By Joi Sigers
Okay, you've either gotten married or are planning to pretty soon. Congratulations! I'm sure you're aware that this means you will be responsible for at least half the meals you and your loved one will eat from here on out! Not to mention future children, your visiting family members and - of course - inlaws.
A while back, one of my young daughters (who I hope wasn't getting any ideas), asked me which 10 recipes I thought every newly married person should be able to make. After thinking, off and on, about it for a few days, I came up with what I believe are the top ones. Before we get to the recipes, I'd like to just share a few words that would have made life a lot easier on me had someone shared them with me when I first began cooking!
Cooking is an art. It isn't a chore to be endured or a duty to get out of the way. It truly can be one of the most rewarding and satisfying things you'll ever do. Just like most things, anyone who wants to become good at it can. Anyone who wants to become great at it can. There's an ancient Chinese Proverb that says, "The only difference between a good housekeeper and a bad one is an hour a day." I took the liberty to edit the proverb to tell you, "The only difference between a good cook and a bad one is an hour a day." If you make up your mind to become a great cook and dedicate even just one hour a day to honing your skills, you'll earn your apron's stripes!
A few things you should always remember:
Never leave the kitchen when you're baking cookies or biscuits. I wouldn't advise ever wandering away from the kitchen while cooking, but when it's something like cookies or biscuits, doing so is usually disasterous. They're just looking for a reason to burn and take your departure as the open door they need.
When getting cookbooks, go to the used bookstores - or check online auctions or Amazon.com. The cookbooks that were written in the 70s and 80s were some of the best. You'll find ingredients you've actually heard of, for one thing, plus they tend to have more of the basic recipes you'll need for starting out.
Watch Food TV! It is really addictive, and even more informative. I'd suggest you not ever, under any circumstances, miss an episode of Paula Deen's "Paula's Home Cooking", Rachel Ray's "30 Minute Meals" or Alton Brown's "Good Eats". They're the top, in my opinion. After you're more familiar with your way around the pots and pans, you'll be ready for Emeril, but you have to work up to him!
Now, to the top ten recipes you'll need. Either consult some of those cookbooks I told you about, or a website, such as http://www.foodtv.com or http://www.buttermilkpress.com, or ask various family members for their favorite recipes for each. They'll get a real kick out of that. Plus, if you happen to ask an inlaw for their favorite recipes, you'll get off on an especially agreeable note!
1. French Toast and Pancakes. Nothing will impress him or her quite like a tall, warm stack of delicious pancakes with butter melting off the sides.
2. Egg dishes: Scrambled, fried and poached. Note: When cooking eggs, remove them from the skillet before they actually look completely done. They continue cooking even after they're removed to the platter.
3. Buttermilk BIscuits. Buttermilk in a recipe makes everything instantly better. Whether it's biscuits, pancakes or cornbread, it's presence improves the flavor ten-fold.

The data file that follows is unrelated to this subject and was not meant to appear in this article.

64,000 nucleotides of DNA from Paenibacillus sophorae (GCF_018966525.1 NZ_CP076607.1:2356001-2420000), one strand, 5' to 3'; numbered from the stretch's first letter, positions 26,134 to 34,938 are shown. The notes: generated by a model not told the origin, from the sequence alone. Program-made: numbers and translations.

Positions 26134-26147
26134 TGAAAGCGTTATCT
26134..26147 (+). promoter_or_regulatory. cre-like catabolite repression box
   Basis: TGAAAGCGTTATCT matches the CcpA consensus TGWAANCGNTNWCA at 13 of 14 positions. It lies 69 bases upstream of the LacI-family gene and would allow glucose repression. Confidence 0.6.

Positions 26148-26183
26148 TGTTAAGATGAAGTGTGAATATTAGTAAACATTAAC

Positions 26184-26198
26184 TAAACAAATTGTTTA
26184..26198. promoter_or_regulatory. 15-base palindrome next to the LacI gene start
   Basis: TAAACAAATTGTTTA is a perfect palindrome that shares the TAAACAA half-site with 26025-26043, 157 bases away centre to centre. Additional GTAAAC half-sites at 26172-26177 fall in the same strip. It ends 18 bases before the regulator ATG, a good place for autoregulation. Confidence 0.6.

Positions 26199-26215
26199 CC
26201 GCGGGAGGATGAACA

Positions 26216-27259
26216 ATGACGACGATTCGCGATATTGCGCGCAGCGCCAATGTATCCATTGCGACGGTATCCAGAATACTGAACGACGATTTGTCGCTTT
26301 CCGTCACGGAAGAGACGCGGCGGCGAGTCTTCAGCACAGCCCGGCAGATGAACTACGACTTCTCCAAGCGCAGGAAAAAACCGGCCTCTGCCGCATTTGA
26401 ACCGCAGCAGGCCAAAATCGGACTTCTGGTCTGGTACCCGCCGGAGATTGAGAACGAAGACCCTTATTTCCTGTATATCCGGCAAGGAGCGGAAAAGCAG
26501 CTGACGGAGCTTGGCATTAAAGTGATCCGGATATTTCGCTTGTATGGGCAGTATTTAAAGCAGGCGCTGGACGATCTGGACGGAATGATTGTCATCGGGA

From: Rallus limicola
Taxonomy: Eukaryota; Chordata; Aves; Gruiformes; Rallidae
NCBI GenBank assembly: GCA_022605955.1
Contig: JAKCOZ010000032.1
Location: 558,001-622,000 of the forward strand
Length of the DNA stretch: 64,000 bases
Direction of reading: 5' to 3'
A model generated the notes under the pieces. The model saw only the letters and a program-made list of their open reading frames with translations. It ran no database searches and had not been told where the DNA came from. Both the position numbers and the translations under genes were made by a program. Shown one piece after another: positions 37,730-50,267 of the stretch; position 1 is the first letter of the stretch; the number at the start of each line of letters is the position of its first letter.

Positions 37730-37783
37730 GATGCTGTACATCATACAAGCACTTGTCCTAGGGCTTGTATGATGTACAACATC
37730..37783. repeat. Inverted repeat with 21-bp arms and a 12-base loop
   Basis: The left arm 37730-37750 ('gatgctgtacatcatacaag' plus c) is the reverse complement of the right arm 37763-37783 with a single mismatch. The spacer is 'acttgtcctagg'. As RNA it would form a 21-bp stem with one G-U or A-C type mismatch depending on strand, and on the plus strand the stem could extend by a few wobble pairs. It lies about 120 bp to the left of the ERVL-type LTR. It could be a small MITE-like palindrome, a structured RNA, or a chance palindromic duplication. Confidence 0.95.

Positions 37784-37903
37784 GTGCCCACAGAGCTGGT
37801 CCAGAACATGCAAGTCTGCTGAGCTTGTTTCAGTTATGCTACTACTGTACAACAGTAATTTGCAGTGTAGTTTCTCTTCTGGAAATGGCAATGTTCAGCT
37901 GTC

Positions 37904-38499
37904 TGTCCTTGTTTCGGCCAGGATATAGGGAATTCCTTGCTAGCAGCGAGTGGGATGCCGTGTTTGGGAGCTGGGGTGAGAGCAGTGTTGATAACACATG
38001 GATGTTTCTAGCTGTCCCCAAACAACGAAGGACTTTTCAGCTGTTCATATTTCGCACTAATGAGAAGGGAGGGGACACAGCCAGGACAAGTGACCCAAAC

4. Great coffee. You absolutely must be able to make a sensational pot of coffee. Do your research, try out different beans and always, always grind your own coffee. You can get a grinder for under $20.00, and it will be 20 of the wisest dollars you ever invest.
5. Hamburgers and their cousin, Cheeseburgers. I'll let you in on a family secret, a little garlic salt is the difference between, "Honey, this is good." and "Wow! My mom (dad) never made burgers like this!"
6. At least one really good homemade soup. I know, the little red and white cans are awfully convenient (and you'll find about 10 in my own pantry), but being able to make a sensational potato or vegetable soup is a great big feather in your culinary cap.
7. Fried Chicken. Back to the Buttermilk for a minute, soaking your chicken in buttermilk (in the fridge) for about an hour before coating and frying makes for a juicier, more flavorful meat.
8. Mashed potatoes. Never. Under. Any. Circumstances. Use. Instant. Potatoes. Don't even look their way in the store. Peel, boil, and mash your potatoes with milk, butter and....pssst, another family secret, sour cream. It's worth the effort.
9. Yeast rolls. Okay, I'll admit it, these aren't as easy to make as the other 10 or so foods talked about here. That's because yeast is tempermental. It can be likened to Goldilocks, of all things. It gets angry if the liquid is too hot, it gets angry if the liquid is too cold. It wants it just right, and when the temperature isn't just right, whereas Goldie laid down, your bread will lie down. Flat rolls. Ugly rolls.
10. (3-way tie!) Chocolate Chip Cookies, Apple Pie and Your sweetheart's favorite cake. Master the desserts and even when the main meal isn't up to par it'll be okay. The last thing a person eats, after all, is the thing they'll most recall. You know the saying, all's well that end's well.
Congratulations, good luck, and have fun. It may sound like something out of a 1940s cookbook, but that really is the biggest secret. To most things in life, actually.
About The Author
Visit Buttermilk Press, http://www.buttermilkpress.com, for many recipes, cooking tips, articles, links and lots more.